From the 8 February 1922 issue of The New York Times.

Robert E. Lee and the Bonus.

To the Editor of The New York Times:

The request, or demand, for a bonus is based on the statement that the boys “lost time” by serving in the American Expeditionary Forces, and also lost “money” and “jobs,” while others were “slackers” and “profiteers” at $8 a day, plus.

What General Robert E. Lee would think (and say if he had voice) is clearly indicated in the quotation which follows. It is attributed to Dr. Milton W. Humphreys, sole survivor of the Faculty which worked under and with General Lee at Washington College (now Washington and Lee University) at Lexington, Va. The quotation is from an interview with Dr. Humphreys at the Charlottesville Lee-Jackson Day celebration, as reported by The Rockbridge County NEws of Jan. 26:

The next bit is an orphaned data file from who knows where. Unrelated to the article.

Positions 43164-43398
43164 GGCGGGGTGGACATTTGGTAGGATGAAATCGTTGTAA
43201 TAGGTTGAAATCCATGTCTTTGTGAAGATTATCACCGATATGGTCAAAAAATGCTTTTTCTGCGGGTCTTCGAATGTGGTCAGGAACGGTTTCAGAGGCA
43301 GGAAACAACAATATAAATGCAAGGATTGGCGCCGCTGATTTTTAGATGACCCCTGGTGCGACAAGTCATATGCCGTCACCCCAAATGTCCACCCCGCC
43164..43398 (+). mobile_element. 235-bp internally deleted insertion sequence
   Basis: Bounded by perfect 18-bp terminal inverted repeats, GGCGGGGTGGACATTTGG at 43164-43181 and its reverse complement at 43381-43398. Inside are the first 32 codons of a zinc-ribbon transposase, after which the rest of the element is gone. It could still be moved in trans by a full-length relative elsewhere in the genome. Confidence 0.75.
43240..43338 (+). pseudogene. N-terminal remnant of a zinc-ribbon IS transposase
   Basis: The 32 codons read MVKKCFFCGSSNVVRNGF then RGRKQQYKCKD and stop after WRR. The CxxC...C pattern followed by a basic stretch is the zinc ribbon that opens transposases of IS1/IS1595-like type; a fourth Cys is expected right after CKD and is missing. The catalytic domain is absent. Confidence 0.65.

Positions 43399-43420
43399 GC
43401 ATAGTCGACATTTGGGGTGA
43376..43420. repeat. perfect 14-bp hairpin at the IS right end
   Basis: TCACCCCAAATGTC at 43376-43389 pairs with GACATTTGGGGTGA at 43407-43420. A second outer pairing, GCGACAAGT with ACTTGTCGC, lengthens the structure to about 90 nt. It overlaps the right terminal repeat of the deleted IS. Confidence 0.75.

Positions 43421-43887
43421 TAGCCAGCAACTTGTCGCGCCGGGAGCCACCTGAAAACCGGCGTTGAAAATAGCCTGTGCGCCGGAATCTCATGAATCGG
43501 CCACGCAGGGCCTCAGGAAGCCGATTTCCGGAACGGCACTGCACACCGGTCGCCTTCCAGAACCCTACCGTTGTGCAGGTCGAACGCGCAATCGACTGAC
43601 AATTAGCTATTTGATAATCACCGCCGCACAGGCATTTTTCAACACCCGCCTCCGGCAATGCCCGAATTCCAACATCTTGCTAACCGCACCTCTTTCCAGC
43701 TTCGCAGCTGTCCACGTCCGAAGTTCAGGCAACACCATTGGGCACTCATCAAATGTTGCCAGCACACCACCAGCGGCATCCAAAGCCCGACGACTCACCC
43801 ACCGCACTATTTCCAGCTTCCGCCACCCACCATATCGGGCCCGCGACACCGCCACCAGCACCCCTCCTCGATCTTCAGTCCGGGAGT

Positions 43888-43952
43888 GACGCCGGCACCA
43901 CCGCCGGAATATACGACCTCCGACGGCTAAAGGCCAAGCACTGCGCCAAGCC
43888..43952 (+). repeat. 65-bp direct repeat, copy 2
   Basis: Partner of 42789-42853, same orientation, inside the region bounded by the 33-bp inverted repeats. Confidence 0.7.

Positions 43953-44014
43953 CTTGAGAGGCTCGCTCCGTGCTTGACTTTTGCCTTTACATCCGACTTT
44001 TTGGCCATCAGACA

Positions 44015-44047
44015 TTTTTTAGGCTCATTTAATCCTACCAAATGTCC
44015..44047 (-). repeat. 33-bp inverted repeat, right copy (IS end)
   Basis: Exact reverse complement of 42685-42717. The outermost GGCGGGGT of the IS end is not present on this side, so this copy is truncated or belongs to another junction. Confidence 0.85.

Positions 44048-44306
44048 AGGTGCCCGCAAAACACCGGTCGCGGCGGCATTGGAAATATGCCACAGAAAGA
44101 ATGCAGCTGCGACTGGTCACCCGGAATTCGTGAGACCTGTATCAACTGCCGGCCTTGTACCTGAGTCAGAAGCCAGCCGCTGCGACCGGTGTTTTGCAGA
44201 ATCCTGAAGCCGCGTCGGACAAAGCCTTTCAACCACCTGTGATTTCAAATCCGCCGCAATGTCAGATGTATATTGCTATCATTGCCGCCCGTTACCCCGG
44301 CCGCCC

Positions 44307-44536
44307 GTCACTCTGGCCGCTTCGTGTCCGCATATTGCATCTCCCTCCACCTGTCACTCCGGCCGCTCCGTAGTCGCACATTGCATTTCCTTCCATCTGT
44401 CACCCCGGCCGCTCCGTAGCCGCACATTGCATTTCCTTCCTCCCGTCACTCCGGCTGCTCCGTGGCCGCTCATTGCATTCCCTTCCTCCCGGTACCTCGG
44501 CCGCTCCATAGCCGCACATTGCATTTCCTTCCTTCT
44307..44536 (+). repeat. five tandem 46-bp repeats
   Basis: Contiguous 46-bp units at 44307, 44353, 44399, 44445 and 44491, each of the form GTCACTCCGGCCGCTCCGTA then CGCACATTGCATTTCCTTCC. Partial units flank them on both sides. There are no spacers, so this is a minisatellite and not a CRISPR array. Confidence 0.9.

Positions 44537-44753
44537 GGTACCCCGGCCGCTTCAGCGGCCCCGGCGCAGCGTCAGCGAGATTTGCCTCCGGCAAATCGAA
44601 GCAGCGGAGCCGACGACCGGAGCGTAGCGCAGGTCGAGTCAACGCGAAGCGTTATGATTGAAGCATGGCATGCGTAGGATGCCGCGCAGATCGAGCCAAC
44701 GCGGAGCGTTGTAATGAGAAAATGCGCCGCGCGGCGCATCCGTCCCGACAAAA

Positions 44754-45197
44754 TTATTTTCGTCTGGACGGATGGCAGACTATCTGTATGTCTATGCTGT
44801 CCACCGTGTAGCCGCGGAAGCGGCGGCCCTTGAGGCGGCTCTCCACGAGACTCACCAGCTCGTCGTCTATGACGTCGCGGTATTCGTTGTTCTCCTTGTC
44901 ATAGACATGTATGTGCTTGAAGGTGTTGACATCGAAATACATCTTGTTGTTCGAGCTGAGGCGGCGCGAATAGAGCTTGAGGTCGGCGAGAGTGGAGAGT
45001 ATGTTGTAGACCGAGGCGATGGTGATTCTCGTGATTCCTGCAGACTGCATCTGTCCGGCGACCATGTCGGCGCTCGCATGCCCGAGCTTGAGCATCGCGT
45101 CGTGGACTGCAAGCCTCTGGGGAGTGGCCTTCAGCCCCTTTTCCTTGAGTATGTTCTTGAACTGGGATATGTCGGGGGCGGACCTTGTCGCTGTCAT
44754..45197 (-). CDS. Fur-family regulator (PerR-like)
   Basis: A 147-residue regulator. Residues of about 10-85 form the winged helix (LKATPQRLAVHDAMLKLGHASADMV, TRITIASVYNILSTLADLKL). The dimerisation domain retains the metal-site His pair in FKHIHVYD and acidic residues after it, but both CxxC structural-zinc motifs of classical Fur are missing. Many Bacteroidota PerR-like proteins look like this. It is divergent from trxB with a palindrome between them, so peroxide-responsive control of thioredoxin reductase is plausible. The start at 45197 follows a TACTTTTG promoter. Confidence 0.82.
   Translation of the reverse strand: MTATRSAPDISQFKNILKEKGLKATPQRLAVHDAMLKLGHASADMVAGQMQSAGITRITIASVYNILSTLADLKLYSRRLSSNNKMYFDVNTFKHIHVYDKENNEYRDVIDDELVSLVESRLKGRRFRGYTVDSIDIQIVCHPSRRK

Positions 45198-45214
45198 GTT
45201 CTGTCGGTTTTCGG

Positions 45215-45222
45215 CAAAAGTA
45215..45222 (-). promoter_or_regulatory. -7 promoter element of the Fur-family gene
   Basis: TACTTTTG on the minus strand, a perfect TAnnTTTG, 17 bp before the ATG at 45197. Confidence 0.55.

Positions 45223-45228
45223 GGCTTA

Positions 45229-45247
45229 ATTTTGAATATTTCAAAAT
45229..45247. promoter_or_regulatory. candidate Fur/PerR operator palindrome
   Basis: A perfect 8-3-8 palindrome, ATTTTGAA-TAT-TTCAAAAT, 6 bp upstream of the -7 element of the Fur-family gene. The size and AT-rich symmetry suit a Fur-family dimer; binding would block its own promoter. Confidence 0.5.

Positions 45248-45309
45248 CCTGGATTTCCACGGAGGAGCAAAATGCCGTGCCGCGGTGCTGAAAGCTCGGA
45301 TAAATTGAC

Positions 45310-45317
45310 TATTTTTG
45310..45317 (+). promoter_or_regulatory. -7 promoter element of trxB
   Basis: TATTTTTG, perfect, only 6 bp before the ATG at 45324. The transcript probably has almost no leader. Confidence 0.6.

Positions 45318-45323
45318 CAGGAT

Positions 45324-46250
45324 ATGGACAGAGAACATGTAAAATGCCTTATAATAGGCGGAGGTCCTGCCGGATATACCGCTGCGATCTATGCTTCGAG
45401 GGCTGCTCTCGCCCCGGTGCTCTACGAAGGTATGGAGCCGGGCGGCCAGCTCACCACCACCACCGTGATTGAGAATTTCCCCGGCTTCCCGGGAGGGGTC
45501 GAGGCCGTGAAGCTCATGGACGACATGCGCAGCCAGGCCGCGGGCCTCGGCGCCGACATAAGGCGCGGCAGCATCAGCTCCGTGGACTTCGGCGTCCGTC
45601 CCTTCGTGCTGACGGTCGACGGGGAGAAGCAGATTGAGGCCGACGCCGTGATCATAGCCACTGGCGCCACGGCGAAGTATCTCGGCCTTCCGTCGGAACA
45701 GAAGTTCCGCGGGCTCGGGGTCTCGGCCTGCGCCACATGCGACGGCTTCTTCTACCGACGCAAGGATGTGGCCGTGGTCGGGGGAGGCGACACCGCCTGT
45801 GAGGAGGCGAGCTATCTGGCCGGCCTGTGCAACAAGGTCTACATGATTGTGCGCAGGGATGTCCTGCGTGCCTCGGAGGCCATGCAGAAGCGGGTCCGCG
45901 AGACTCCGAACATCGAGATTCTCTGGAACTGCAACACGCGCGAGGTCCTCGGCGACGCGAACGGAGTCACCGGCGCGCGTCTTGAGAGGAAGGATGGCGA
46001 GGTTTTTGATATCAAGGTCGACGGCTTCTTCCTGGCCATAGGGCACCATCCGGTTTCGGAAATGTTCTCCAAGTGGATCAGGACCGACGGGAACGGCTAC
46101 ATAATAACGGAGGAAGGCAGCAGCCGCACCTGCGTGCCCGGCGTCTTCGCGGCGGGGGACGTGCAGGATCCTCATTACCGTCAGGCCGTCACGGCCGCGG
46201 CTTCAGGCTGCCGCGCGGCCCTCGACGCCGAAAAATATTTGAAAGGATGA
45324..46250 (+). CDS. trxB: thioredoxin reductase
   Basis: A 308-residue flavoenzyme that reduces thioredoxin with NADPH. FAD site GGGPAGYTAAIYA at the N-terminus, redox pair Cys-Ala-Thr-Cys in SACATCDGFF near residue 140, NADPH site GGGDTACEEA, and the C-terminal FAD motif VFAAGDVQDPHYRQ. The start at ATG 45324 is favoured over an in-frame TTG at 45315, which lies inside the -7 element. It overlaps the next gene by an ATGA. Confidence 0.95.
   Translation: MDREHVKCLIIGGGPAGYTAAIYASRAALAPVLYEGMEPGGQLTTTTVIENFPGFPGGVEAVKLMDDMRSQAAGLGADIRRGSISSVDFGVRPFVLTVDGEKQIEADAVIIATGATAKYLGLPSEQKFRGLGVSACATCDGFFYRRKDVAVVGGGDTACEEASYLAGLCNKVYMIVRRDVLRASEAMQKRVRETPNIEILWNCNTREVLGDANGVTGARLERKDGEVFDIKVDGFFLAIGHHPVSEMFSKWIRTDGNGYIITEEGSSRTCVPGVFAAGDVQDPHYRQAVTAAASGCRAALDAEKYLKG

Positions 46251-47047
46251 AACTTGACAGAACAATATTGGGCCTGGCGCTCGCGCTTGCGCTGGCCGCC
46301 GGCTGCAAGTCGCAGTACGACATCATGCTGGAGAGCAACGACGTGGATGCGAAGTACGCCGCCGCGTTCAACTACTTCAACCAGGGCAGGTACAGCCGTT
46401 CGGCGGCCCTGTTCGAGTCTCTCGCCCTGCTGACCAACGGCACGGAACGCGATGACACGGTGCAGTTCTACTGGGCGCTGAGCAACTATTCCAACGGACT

One may ask, in view of what I have stated, how General Lee felt in regard to the war in which he became the most conspicuous figure. This, I think, I can answer by narrating another conversation I had with him, which incidentally illustrates the interest he felt in all the students. While I was an undergraduate my health seemed to become impaired and he had a conversation with me about it. Learning something of my habits, he told me that I was killing myself with overwork. I replied, “I am so impatient to make up for the time I lost in the army—” I got no further. He flushed and exclaimed in an almost angry tone, “Mr. Humphreys, however long you live and whatever you accomplish, you will find that time you spent in the Confederate Army was the most profitably spent portion of your life. Never again speak of having lost time in the army.”

Lexington, Va., Jan. 29, 1922.